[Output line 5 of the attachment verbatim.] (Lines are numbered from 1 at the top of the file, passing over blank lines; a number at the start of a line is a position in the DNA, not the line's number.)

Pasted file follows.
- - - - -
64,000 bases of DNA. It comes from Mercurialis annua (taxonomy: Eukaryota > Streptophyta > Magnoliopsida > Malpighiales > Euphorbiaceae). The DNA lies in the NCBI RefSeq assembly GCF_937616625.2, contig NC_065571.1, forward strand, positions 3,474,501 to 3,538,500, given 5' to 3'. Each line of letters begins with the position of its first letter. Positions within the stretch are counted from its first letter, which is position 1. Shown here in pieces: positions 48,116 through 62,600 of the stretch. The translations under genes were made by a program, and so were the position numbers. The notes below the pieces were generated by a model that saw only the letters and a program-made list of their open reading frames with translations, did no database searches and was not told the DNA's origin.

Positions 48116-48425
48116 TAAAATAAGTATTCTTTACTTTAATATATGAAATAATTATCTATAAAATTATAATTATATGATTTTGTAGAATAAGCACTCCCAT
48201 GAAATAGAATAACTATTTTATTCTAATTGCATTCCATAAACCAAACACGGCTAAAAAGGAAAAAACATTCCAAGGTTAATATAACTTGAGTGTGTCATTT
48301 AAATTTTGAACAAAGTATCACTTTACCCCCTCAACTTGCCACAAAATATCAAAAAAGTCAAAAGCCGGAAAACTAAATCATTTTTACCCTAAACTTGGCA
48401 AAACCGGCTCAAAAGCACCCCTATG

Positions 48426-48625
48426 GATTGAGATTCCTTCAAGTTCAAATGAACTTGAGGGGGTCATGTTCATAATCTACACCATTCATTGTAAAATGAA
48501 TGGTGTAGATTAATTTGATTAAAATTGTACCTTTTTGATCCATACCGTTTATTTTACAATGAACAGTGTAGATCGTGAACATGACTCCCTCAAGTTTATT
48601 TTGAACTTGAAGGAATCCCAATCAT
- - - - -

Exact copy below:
48301 AAATTTTGAACAAAGTATCACTTTACCCCCTCAACTTGCCACAAAATATCAAAAAAGTCAAAAGCCGGAAAACTAAATCATTTTTACCCTAAACTTGGCA